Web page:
You may have heard this before, “Water is Life”. I certainly have and I think that it’s a statement that even thou it presents “survival” in an ultra-simplistic manner, it carries a great amount of truth. Water IS critical to sustain life and without clean drinking water, you will certainly perish. It sounds harsh, but it is the cold hard truth.
As the world watches how the water crisis in Flint, Michigan develops, it’s hard not to take note of the very real possibility, maybe even probability, of something similar happening elsewhere. In fact, some of our Bugout Network members live in areas near Flint, so we’ve all been watching the situation closely. It is hard to imagine the water coming out of your faucet could be hurting you, but it can happen and in many places it will.
The water in Flint is loaded with lead which as we know, can be extremely dangerous for humans, even fatal in some cases. High levels of lead in the water can cause high blood pressure, anemia, kidney problems and reproductive problems. Children are more susceptible to developing problems from high levels of lead simply because their smaller bodies can tolerate less lead than an adult.
The people in Flint never expected their water to be contaminated. They assumed their city officials were protecting them. Sadly, they were wrong and now, there is a major water crisis. Water is being shipped in while the city figures out how to remedy the problem. It is going to be extremely costly and as you can imagine, there is a lot of red tape and loopholes that must be jumped through. In the meantime, residents are stuck without safe drinking water.
If you suspect your water is contaminated whether it comes from your private well or the city, you should have it tested. In fact, it wouldn't hurt to periodically test the water just to be on the safe side. You can pay for testing by a lab, which will give you an in-depth analysis or buy a simple water test kit at the hardware store. Many metals are not detectable by smell or taste.
If you discover your water is contaminated, don't drink it. The following tips will help you stay safe when you are dealing with contaminated drinking water today or after a major disaster.
Filters are a quick, easy and effective way to remove some contaminants from the water. Depending on the concentration of contaminants in the water, you may go through filters pretty quick. A whole house filter or a filter reserved for running water through before drinking can be purchased. They range in price. However, it is best to make a purchase based on the filter replacement cost and not the cost of the actual unit.
You could attach a filter to the kitchen sink only if you are not worried about bathing in water with high lead concentrations. These faucet filters are fairly inexpensive and you won't be wasting any water. A countertop filter system is yet another option. Basically, the unit sits on the counter and you either attach a hose from the faucet to the filter or pour the water through the unit.
Please note that water softeners are not the same as a filter. They are not effective at removing the lead from the water.
These units are effective at removing lead and other contaminants from the water, but they are not ideal if water is in short supply. The units basically run the water through a tight membrane. Only a portion of the water makes it through and is safe to drink. About three gallons of water is forced down the drain for every gallon of clean water that makes it through the system. The units can also be quite costly. They are generally installed under the sink. The water comes in from the main water line, runs through the filter and then out to the tap.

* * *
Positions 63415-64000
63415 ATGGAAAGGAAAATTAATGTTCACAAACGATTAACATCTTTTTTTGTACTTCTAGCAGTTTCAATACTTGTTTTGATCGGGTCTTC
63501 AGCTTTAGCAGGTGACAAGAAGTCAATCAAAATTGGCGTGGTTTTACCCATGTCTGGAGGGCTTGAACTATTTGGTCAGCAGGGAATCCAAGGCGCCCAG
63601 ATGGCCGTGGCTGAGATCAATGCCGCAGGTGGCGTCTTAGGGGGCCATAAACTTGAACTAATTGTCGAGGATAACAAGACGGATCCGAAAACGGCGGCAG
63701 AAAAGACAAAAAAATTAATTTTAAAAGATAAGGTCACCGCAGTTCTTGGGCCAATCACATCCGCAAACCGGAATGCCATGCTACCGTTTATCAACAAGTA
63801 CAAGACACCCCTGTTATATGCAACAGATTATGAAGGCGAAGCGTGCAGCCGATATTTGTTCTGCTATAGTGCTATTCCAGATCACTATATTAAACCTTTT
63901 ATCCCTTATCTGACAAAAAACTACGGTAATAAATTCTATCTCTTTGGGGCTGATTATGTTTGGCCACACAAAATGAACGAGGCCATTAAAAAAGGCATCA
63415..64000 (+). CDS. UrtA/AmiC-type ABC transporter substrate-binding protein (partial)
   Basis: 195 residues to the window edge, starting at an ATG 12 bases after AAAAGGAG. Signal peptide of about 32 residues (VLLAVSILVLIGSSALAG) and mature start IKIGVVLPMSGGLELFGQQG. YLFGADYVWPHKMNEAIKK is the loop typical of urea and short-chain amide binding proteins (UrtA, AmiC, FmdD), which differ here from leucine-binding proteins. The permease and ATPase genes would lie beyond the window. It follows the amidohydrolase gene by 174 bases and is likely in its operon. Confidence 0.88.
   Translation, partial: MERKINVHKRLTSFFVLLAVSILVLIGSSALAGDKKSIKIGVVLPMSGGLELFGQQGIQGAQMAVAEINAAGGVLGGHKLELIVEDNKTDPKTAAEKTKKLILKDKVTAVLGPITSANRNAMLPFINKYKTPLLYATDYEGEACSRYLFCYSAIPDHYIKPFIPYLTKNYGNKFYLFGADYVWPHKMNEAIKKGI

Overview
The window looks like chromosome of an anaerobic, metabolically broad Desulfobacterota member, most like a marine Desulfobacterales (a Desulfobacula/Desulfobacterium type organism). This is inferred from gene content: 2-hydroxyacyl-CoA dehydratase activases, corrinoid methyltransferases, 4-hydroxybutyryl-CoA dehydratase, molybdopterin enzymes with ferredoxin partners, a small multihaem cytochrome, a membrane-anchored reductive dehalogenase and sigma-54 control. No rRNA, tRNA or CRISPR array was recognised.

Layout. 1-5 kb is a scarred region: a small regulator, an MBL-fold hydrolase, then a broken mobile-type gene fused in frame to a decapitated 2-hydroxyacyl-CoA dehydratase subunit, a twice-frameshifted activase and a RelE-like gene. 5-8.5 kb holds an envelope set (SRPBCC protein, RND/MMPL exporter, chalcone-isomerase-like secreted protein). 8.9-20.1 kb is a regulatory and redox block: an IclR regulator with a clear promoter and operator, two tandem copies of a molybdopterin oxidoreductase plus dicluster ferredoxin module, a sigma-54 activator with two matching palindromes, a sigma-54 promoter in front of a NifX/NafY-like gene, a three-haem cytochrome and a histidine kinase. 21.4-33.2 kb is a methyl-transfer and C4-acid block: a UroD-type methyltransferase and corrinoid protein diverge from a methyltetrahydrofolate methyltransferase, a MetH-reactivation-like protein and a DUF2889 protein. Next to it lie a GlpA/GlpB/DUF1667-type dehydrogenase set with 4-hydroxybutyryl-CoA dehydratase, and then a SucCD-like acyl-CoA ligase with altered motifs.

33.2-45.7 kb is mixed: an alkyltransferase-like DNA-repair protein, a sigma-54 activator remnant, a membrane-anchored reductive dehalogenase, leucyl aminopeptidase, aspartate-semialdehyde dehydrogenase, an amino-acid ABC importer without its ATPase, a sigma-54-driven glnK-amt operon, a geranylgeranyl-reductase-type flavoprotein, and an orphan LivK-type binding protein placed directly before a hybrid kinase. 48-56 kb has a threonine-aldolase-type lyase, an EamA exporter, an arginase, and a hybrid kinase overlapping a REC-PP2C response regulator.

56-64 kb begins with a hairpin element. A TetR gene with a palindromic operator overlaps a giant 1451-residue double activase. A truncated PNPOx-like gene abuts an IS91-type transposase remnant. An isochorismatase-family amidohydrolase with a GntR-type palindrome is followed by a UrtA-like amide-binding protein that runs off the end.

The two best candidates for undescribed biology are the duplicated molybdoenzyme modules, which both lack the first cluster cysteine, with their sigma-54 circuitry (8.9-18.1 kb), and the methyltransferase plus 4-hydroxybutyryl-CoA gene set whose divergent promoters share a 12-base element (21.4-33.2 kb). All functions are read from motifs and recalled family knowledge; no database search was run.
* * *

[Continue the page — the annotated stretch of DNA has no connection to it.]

The process of distilling water is effective, but it is extremely time consuming. In a survival situation it would not be ideal. The amount of fuel it takes to heat the water to get it to go through the distillation process is usually a deterrent. You would also only be getting a very small amount of safe water. In today's world, distillers are typically electric. You plug it in, fill it with water and wait for the steam to rise, condense and flow into a small catchment container. A distiller is much less expensive to purchase than a reverse osmosis unit, but the electricity you would use to run it makes the cost very similar.
Bottled water is an option, but it is very expensive and isn't practical for long term use. The situation in Flint will take weeks or months to resolve. It would be much easier and more cost effective to purchase a filter or one of the other cleaning methods mentioned above. Please note that water softeners are not the same as a filter.
It is important to point out that what happened in Flint can happen anywhere. It may not necessarily be lead that is poisoning your drinking water, but some other contaminant. Chemicals, bacteria and viruses can all make your water unsafe to drink. It is a good idea to have a filtration system in your home, just in case the water is contaminated and you don't know it.
Unfortunately, you cannot always rely on your government officials to look out for you. Flint residents have learned that lesson the hard way. They were being poisoned without them knowing any different. Don't trust or assume your water source is clean and safe. Take your health and the health of your family into your own hands and do what you can to ensure your water is safe.
For more updates of the situation in Flint visit flintwaterstudy.org
He doesn't consider himself an expert, but a facilitator and he works hard to provide a platform to those with valuable expertise to share their knowledge with as many people as possible.
He enjoys helping others prepare themselves for multiple dangerous scenarios, by coaching them on how develop their own customized survival & preparedness plans and develop their survival skills. He promotes the core concept of making preparedness and survival knowledge part of their daily lives.